Interview: Merrie Haskell, YA & MG Author

Hi-Res-500-by-700-COLORMerrie Haskell grew up half in North Carolina, half in Michigan. She wrote her first story at age seven, and she walked dogs after school to save for her first typewriter. She attended the University of Michigan, where she graduated from the Residential College with a degree in biological anthropology. She works in a library with over 7.5 million volumes.

Her first book, the Middle Grade historical fantasy The Princess Curse, was a Junior Library Guild selection. Her second book is Handbook for Dragon Slayers.  Her short fiction appears in NatureAsimov’s, and various anthologies. Merrie lives in Saline, Michigan.

Follow Merrie on her website and at HarperCollins.

Let’s see how Merrie answers the Proust Questionnaire!

What is your idea of happiness?
So many things, really, so I’ll try to evoke it. One night in college, when I was living in an old apartment with my friends, I awoke to find my radiator shooting a huge fountain of steam into the air. Rather than do something about the steam shooting everywhere (potentially all over my stuff), and because I was sleep-stupid and groggy, my reaction was to just open a window and go back to sleep. It was a Michigan winter, so of course it was snowing, and snowflakes were drifting in the window over my bed–and I was perfectly warm. That juxtaposition of hot/cold, of being cozy in a bed while there’s weather both at bay and yet so close you can touch it, makes me profoundly happy. It’s like something out of a fairy tale, having snow blow over your bed and for you not to mind it.

PrincessCurse-500-x-756I can think of half a dozen other times when there’s been such mild but visually exciting drama and I’ve always felt so alive during it. Once at the library (I have a day job), we had a similar heating mishap–it was about 90 degrees in our office for three days, and we had our three tiny windows wide open to blustery November weather to catch any cold air we could, and all these brown, withered leaves kept blowing in onto our computers. Again, the fairy tale quality of the moment is what both amazed and amused me.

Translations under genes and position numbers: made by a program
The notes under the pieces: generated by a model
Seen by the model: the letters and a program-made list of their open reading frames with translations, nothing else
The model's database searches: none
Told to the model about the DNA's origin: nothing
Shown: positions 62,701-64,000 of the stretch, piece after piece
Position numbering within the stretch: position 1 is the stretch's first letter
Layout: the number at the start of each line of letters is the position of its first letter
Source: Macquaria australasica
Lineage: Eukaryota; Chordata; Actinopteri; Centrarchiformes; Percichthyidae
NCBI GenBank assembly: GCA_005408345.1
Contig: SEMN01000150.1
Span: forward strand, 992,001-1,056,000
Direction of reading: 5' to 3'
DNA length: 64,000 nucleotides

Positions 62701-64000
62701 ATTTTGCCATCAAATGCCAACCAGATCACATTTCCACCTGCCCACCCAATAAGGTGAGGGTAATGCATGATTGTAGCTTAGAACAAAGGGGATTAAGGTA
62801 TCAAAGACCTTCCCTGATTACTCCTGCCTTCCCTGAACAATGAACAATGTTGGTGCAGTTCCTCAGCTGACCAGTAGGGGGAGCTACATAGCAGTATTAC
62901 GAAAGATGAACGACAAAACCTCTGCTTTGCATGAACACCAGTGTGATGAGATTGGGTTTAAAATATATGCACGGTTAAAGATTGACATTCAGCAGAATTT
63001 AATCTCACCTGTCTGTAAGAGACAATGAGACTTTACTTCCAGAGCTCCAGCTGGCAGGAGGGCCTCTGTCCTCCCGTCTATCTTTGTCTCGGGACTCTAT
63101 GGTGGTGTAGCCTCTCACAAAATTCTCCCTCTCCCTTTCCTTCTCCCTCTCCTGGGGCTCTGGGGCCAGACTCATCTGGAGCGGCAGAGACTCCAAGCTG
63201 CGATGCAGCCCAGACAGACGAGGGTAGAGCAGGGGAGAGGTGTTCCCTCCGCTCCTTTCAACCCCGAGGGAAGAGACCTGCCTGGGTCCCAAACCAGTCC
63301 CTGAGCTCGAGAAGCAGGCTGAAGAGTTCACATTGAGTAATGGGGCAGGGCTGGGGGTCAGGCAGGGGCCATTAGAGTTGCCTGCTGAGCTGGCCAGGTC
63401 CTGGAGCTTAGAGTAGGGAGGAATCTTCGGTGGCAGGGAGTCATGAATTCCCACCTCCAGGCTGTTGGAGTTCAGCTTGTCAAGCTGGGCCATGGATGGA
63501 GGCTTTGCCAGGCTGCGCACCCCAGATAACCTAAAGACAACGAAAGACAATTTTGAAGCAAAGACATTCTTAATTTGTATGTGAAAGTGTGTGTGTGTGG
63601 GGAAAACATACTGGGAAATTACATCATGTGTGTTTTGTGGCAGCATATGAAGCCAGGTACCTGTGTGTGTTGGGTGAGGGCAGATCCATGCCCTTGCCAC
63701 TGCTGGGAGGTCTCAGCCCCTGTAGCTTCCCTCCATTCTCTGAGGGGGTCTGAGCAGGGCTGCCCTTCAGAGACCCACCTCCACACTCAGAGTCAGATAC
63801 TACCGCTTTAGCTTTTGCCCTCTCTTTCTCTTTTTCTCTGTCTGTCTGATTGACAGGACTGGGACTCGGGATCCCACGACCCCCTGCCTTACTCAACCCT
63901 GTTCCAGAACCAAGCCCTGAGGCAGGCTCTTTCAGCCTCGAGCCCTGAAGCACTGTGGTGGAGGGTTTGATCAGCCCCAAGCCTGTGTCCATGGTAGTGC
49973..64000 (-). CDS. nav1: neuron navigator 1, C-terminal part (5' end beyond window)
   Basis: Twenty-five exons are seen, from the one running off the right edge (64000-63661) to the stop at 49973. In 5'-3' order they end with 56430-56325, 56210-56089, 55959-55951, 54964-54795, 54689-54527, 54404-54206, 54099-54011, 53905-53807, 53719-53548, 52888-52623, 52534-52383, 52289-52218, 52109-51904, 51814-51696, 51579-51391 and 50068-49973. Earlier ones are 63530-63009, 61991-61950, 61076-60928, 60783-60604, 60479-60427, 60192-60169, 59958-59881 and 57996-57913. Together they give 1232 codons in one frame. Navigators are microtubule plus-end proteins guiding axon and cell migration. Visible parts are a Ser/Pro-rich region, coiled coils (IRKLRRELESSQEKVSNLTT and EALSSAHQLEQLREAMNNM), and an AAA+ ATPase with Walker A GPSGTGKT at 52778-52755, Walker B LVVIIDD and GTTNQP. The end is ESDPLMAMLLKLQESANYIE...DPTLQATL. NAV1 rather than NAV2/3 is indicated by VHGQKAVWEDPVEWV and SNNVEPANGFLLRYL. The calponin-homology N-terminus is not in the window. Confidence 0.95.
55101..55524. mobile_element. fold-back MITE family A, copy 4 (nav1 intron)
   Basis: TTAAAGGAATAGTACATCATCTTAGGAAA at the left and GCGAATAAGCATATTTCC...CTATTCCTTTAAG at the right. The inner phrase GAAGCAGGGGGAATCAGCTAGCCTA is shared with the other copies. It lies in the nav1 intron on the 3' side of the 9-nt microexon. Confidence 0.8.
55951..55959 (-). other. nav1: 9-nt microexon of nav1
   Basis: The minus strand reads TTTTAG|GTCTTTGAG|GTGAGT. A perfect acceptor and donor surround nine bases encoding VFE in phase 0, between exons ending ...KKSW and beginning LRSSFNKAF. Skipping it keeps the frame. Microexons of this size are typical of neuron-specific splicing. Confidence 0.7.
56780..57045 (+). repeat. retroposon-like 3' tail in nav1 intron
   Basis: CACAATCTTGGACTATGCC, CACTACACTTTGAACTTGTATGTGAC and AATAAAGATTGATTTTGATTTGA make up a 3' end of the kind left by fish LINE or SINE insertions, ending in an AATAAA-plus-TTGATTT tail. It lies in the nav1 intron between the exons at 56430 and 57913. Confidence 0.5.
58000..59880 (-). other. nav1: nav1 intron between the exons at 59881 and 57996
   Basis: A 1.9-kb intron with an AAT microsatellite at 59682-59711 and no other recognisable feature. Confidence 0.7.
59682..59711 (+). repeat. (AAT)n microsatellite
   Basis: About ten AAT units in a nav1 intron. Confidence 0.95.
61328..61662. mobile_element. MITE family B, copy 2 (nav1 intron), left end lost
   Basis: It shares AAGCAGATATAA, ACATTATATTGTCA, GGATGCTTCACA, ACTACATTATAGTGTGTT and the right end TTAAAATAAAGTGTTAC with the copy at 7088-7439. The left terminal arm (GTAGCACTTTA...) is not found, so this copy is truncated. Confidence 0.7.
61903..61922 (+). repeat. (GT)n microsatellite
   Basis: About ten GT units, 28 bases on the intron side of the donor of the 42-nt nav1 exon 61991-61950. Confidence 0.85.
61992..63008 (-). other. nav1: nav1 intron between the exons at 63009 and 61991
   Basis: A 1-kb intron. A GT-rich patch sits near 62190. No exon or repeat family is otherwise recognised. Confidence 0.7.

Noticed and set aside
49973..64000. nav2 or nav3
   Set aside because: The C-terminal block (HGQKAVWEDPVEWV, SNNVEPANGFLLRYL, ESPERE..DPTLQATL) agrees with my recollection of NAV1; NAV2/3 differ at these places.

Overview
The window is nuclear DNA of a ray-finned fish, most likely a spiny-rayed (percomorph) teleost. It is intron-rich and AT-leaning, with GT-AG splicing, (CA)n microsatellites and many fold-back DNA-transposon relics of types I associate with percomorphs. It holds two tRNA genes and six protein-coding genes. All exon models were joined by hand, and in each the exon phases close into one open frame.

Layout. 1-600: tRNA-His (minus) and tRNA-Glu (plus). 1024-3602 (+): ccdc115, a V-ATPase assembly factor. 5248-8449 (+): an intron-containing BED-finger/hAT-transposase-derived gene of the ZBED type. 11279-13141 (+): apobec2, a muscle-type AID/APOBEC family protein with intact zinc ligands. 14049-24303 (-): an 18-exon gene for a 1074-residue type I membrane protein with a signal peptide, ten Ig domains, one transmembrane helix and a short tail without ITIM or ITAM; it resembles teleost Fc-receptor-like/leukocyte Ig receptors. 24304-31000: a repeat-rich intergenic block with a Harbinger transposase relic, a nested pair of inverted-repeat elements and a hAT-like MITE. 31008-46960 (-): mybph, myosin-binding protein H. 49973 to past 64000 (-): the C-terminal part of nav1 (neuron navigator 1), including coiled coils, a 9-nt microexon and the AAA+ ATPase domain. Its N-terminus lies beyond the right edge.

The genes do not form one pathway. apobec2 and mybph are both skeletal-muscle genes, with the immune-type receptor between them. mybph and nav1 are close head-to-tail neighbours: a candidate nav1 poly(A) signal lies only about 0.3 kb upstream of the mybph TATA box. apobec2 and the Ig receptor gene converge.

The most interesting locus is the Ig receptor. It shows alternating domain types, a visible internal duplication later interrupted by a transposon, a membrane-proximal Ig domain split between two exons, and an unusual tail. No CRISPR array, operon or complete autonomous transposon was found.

I’m happy other times. I’m happy when I’m with my friends and loved ones. I’m happy when I’m learning. I’m happy when I’m dealing with thorny but solvable problems. But I’m happiest when my writer brain is going. And those few moments when it seems like magic is close–when it is so easy to imagine a bed of snow or a row of desks swathed in leaves–is like a little gift from the universe where I’m allowed to see what I usually would have to imagine.

What is your favorite song? When do you first remember hearing it?
To judge by the count on my playlist (120 plays), “Dog Days are Over” by Florence + The Machine is my favorite. I first heard it on Armed Forces Radio on Thanksgiving in 2010 in Germany while driving myself from Bingen, where I had been researching Handbook for Dragon Slayers, to Munich, where I was to fly out to Romania. I think the horses in the song made it into the book–and I’m not even kidding.

Which talent would you most like to have?
I wish I had more musical ability. Or ANY musical ability.

On what occasion do you lie?
When people ask me what I do for a living. I usually don’t tell them about both of my careers, and I usually omit the writing one because it’s easier to talk about the library than deal with overturning people’s perceptions of what a writer does.

HandbookDragon-500-x-758What is your present state of mind?
I’m getting a little sleepy, but I’m excited. It’s 11:04 PM as I write this; in 12 hours exactly, I’ll be 38 years old.

What is your motto?
Like, the one I would carve on my family crest? Perhaps: “Persistent is the active form of stubborn.”

What character trait do you most value in your friends?

Which words or phrases do you most overuse?
In any single work of fiction, I have to go through and remove about every other instance of the word “back.” Turned back, looked back, back, back, back. Then I have to through and stop with all the glancing.

In every day conversation, I pick up other people’s verbal tics (favorite words, favorite tones, silly noises, accents) like crazy and have to wait for them to pass through my system. I’m terrified people will think I’m making fun of them, when in fact I’m just highly suggestible. HIGHLY.